Every so often, if you ride Moscow's crowded subways, you notice that the commuters around you include a dog - a stray dog, on its own, just using the handy underground Metro to beat the traffic and get from A to B. Some of Moscow's stray dogs have figured out how to use the city's immense and complex subway system, getting on and off at their regular stops. The human commuters around them are so accustomed to it that they rarely seem to notice.
As many as 35,000 stray dogs live in Russia's capital city. They can be found everywhere, from markets to construction sites to underground passageways, scrounging for food and trying to survive. Taking the subway is just one of many tactics the strays have come up with for surviving in the manmade wilderness around them. Only a small fraction of strays have figured out how to navigate the maze that is Moscow's subway system. What's most impressive about the subway dogs, is their ability to deal with the Metro's loud noises and packed crowds, distractions that domesticated dogs often cannot handle.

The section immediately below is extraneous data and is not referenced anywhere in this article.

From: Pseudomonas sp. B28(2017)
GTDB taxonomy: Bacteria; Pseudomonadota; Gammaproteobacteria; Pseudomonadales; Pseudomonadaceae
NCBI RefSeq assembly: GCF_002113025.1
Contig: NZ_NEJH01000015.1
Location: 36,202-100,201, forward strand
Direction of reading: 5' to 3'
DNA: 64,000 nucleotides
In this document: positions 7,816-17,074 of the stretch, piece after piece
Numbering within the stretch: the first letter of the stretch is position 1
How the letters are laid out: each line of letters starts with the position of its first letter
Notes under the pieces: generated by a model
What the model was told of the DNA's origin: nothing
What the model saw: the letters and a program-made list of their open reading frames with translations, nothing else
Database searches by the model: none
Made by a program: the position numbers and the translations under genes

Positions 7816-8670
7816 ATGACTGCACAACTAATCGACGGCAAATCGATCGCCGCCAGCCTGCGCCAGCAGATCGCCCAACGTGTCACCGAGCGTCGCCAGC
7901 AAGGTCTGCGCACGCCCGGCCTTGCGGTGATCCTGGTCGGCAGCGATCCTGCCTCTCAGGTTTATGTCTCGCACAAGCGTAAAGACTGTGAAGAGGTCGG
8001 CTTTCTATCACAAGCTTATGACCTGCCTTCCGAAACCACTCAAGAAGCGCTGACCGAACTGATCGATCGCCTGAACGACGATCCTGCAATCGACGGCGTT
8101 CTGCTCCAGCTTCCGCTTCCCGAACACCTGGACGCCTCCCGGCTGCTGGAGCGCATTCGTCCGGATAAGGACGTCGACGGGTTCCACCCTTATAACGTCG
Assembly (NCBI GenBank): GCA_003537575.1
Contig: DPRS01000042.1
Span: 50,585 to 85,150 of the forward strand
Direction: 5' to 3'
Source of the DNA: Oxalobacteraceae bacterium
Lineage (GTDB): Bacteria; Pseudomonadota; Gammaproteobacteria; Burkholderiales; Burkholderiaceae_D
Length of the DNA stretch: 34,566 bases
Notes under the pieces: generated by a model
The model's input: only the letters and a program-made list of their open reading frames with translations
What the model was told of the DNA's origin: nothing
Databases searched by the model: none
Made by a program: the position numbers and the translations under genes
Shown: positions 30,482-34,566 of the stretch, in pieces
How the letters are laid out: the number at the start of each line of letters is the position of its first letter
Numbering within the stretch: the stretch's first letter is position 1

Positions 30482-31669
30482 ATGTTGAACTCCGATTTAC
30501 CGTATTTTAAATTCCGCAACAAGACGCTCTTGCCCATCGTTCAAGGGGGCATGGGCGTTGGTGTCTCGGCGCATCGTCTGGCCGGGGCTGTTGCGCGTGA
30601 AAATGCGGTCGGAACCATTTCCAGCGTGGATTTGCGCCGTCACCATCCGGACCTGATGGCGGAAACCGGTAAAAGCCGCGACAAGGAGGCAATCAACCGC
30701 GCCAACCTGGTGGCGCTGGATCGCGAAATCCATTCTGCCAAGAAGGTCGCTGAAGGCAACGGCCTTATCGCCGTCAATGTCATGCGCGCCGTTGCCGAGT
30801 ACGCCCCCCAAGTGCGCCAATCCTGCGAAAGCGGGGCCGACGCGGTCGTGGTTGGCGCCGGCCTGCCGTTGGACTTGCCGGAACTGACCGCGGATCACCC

Author Eugene Linden, who has been writing about animal intelligence for 40 years, says that Moscow's resourceful stray dogs are just one of what are now thousands of recorded examples of wild, feral and domesticated animals demonstrating what appears, at least, to be what humans might call flexible open-ended reasoning and conscious thought.